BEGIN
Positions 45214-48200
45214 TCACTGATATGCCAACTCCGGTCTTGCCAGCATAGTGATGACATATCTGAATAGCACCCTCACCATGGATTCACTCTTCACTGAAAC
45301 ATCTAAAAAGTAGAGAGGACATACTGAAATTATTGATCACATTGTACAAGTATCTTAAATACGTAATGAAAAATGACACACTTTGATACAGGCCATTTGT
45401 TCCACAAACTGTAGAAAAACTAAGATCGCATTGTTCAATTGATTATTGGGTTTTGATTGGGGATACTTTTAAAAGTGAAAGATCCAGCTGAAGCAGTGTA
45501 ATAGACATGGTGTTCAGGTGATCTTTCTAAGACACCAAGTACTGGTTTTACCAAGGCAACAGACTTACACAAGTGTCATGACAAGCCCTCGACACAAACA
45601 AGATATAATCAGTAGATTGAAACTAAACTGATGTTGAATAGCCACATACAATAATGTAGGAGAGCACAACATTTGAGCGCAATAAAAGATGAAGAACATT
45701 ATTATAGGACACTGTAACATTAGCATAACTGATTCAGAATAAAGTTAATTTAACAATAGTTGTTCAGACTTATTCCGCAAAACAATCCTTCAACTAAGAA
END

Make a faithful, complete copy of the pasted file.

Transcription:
Positions 45214-48200
45214 TCACTGATATGCCAACTCCGGTCTTGCCAGCATAGTGATGACATATCTGAATAGCACCCTCACCATGGATTCACTCTTCACTGAAAC
45301 ATCTAAAAAGTAGAGAGGACATACTGAAATTATTGATCACATTGTACAAGTATCTTAAATACGTAATGAAAAATGACACACTTTGATACAGGCCATTTGT
45401 TCCACAAACTGTAGAAAAACTAAGATCGCATTGTTCAATTGATTATTGGGTTTTGATTGGGGATACTTTTAAAAGTGAAAGATCCAGCTGAAGCAGTGTA
45501 ATAGACATGGTGTTCAGGTGATCTTTCTAAGACACCAAGTACTGGTTTTACCAAGGCAACAGACTTACACAAGTGTCATGACAAGCCCTCGACACAAACA
45601 AGATATAATCAGTAGATTGAAACTAAACTGATGTTGAATAGCCACATACAATAATGTAGGAGAGCACAACATTTGAGCGCAATAAAAGATGAAGAACATT
45701 ATTATAGGACACTGTAACATTAGCATAACTGATTCAGAATAAAGTTAATTTAACAATAGTTGTTCAGACTTATTCCGCAAAACAATCCTTCAACTAAGAA